Mike Randle

"Electrical Engineering blends the beauty of theory with the practicality of an Engineering degree. We learn enough in our classes to get us started, and are given the tools necessary to pursue a greater understanding if we so desire."

 

 


Hometown:
 Buffalo, New York

Level of Study:  BS, Class of 2017.

Why did you choose to study electrical engineering?

For two main reasons:

1) My father studied Electrical Engineering in college and through various conversations over the years has instilled me an interest in science. More fundamentally, he has imparted on me his natural curiosity which is certainly my main drive in life.

2) I had a fantastic Physics teacher in high school who was passionate about his class and always provided intuitive demos and creative projects to feed one’s understanding of the material. His final project was open; we were allowed to pick a subject and design an experiment around it. My group chose an induction ring launcher which utilized the magnetic field produced by a ferromagnet and AC to suspend an aluminum ring in mid-air. I’ve been crazy about anything to do with electronics ever since.

What do you like best about electrical engineering?

It blends the beauty of theory with the practicality of an Engineering degree. We learn enough in our classes to get us started, and are given the tools necessary to pursue a greater understanding if we so desire.

What research are you working on as an EE Undergraduate Scholar?

I have been provided unprecedented opportunity to become familiar with various machinery in the Davis Cleanroom and Materials Characterization Lab. Additionally, I have been able to research many of the interesting properties of 2D materials. In the cleanroom, I have learned the processes leading to the development of an operational transistor, starting with a small piece of Silicon cut from a wafer. In the Materials Characterization Lab, I have learned that a fascinating process, the inelastic scattering of light, can be used to correctly differentiate between not only different materials, but in many cases the dimensionality and layering of them. It also helps immensely that everyone in the lab I am part of is willing to pass on their knowledge and teach me. I would be lost without them.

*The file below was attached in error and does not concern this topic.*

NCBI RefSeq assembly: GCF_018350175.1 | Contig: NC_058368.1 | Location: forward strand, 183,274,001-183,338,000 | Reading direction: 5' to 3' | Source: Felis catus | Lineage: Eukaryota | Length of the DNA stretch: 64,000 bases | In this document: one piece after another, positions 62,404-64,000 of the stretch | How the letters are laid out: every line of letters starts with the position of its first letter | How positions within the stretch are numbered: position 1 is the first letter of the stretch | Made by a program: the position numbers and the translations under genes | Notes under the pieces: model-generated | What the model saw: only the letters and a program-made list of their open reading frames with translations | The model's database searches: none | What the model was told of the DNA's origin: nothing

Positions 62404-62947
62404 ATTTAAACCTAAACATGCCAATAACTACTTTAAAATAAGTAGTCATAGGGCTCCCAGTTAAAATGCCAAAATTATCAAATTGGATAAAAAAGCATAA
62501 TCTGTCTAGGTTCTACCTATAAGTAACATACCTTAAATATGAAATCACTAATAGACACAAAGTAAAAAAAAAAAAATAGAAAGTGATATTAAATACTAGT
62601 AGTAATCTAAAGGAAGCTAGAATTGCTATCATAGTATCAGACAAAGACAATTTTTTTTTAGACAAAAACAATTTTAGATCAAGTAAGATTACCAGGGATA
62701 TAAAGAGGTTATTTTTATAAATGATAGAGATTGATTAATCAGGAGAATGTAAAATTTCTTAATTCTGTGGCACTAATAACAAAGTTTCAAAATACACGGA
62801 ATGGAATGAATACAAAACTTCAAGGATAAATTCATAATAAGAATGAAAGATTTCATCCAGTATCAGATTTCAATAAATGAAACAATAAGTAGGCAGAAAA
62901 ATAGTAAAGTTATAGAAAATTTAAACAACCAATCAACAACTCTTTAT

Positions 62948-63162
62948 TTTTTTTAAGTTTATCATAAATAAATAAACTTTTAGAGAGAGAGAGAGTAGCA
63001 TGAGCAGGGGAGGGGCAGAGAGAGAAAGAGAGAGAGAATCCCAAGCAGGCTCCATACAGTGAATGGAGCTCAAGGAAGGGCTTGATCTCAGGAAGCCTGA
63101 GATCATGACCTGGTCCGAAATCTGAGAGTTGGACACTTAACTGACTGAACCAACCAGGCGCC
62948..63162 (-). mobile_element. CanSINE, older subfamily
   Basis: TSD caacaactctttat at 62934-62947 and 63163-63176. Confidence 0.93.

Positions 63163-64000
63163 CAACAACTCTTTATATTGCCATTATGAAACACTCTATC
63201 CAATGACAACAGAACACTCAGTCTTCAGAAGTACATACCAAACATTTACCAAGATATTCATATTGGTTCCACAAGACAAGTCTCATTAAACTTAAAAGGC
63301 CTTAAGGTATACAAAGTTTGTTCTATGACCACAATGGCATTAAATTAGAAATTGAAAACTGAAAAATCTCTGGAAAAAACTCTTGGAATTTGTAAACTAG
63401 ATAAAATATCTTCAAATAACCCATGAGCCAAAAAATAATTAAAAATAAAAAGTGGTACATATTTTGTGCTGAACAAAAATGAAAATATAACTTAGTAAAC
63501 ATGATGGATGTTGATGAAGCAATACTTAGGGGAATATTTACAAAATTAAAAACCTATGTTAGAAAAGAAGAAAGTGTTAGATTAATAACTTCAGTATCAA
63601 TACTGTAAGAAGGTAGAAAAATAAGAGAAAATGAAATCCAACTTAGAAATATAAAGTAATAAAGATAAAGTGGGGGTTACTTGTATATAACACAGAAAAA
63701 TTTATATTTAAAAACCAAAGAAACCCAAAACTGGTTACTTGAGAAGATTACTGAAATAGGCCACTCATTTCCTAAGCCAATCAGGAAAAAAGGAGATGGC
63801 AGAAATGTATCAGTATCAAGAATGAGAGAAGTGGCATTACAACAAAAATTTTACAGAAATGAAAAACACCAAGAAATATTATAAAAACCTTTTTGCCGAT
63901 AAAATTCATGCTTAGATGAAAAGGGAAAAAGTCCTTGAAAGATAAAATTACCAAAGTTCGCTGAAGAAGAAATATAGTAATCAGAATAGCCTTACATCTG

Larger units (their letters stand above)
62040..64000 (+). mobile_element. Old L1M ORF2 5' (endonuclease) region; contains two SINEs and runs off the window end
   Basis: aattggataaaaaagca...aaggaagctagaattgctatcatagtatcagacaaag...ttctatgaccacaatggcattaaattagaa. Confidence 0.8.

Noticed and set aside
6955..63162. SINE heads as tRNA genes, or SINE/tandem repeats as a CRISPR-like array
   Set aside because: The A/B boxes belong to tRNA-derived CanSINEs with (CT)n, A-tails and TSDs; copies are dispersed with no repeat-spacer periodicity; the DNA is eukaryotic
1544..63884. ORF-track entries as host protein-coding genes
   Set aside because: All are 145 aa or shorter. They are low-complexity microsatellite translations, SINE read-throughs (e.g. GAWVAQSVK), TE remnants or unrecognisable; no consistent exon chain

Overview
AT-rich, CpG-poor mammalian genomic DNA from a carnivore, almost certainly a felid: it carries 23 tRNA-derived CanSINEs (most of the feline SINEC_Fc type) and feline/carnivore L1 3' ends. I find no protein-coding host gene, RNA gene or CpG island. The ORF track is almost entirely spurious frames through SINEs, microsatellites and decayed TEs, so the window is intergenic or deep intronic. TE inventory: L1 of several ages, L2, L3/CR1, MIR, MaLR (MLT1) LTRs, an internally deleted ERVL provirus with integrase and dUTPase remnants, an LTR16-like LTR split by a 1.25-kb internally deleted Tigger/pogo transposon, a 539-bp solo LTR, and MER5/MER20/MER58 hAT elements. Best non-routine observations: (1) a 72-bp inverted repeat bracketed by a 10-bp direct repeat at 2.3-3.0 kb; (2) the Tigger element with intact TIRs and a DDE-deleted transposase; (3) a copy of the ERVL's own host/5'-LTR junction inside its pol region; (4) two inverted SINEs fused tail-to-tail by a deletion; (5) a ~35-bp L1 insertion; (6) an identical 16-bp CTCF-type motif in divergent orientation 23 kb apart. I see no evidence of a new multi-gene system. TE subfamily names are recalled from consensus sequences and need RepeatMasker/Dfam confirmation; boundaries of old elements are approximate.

What makes UB Electrical Engineering special?

The engineering department, in general, is very good at communicating with its students. They provide several resources that make usually stressful things such as class enrollment fool proof. The ‘Engineering Flowchart’ is a commonly referenced resource for me that is invaluable. Furthermore, the EE track and flexibility of technical electives makes it feasible to work towards a minor in either Physics or Mathematics.

A favorite memory of your experiences thus far?

The craziness of the EE 352 and 353 labs were always memorable. Tweaking amplifier circuits for hours always led to hilarious banter amongst me, my friends, and the TAs. From experience, I can tell you that the best way to get a good score on the lab practical is double check everything. I have attached my DC power source to ground by accident many a time. In the words of a certain professor, as he detaches the faulty wire with a disappointed expression, “Would you try to drive your car without the wheels?”

What are your career plans?

I plan to pursue a Phd in the Electrical Engineering department and thereby continue to perform research in areas of study that I love. It has been very rewarding and stimulating thus far, and I will be happy if I can continue to learn and discover new things as a career, either in industry or at University. If the opportunity presented itself, I would like my career to take me to different places around the world. I feel such exposure would only add to my understanding and experience.